Floating through the waters of Victoria, Australia these amazing comb jellyfish often sparkle when light shines on them. This individual was just touching the water’s surface and produced an amazing reflection against the ocean’s underside. The few small ripples in the water on an extremely calm day distorted the image, creating a unique look. Camera: Olympus OMDEM1 with 60mm Olympus macro lens and dual strobes
Diving off the coast of Melbourne, Australia, not many locals realize that in a few feet of water, seahorses swim along going about their daily business. One of the fascinating aspects of a seahorse is its ability to move its eyes independently. I watched this individual for ages, trying to get both eyes to stare at me. Every time I clicked the shutter, one or both would turn away just before I took the shot. Eventually I settled for one eye and ended up with an image that makes an otherwise calm-seeming animal take on a tough persona. Camera: Olympus OMDEM1 with 60mm Olympus macro lens and dual strobes
What’s your favorite style of underwater photography?
Wide-angle photography really stands out as my preferred style. The ability to create huge scene shots that contain hundreds of fish of different species in what often seems to be an underwater ballet just grabs me.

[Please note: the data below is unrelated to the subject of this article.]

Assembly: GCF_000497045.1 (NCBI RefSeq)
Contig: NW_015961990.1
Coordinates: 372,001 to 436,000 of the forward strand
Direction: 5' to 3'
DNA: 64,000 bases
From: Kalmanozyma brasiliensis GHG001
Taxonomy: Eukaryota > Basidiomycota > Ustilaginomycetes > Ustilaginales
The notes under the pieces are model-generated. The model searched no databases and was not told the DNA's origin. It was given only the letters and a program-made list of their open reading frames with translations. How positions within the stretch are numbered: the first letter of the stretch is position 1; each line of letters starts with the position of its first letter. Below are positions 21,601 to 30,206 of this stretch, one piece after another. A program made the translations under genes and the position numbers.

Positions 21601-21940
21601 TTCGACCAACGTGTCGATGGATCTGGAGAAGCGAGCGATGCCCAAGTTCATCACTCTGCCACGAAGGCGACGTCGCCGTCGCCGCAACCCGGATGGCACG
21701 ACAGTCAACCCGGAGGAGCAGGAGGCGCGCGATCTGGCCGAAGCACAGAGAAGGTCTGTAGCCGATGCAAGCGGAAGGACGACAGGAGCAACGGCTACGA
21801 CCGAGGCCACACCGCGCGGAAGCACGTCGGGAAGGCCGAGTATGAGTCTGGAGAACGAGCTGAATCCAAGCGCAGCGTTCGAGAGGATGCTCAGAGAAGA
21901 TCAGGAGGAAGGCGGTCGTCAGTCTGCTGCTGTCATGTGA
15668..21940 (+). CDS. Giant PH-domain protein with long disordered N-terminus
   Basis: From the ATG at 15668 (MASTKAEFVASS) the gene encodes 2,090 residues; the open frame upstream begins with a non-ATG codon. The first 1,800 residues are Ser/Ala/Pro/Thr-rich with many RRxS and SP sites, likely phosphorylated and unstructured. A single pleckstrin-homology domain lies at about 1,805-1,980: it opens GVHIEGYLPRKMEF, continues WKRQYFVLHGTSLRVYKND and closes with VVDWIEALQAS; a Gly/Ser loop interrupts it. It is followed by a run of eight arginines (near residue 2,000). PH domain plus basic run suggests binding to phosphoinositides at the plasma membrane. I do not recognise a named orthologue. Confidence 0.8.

Any favorite subjects?
Sea dragons and crabs really engage me and I can’t swim past one without snapping a dozen or so photos. This does mean that I can be a painful dive buddy. Crabs are always unique animals to shoot as they have such varied behavior, from hermit crabs that slowly cross open, sandy spaces like a nomad in the desert, to decorator crabs that camouflage themselves with intricate detail. Weedy seadragons are one of the most beautiful animals you can hope to encounter underwater. Each one has a unique body pattern that can be used to identify individuals, which means that I must capture each one in the lens of my camera.
Any favorite destinations?
A recent trip to the Maldives blew me away. The opportunities to photograph whale sharks one moment and manta rays the next made it an unparalleled dive destination. The final dive we did near the capital was also a truly unique dive experience. Hundreds of huge stingrays and eels inhabit a single dive site. This makes it the most animal-action-packed encounter I have ever had.
What’s your underwater setup?
Currently I use an Olympus OMDEM1 in an Olympus housing, with a variety of lenses and ports and various strobes and lights. I really love mirrorless cameras when doing underwater photography. Their compact size allows you to get angles that bigger rigs just don’t allow.
What tips can you share with new underwater photographers?
My biggest pointer would be that you need to know when to take the shot and when to let the moment pass. I often see newer photographers taking photos in bad conditions or at bad angles. Let the shot pass and enjoy the moment. This will make the dive all the more enjoyable and your photos all the better.
By guest author Matt Testoni
For more of Matt Testoni’s work, follow him here on Instagram, check out his website, or follow him on Facebook.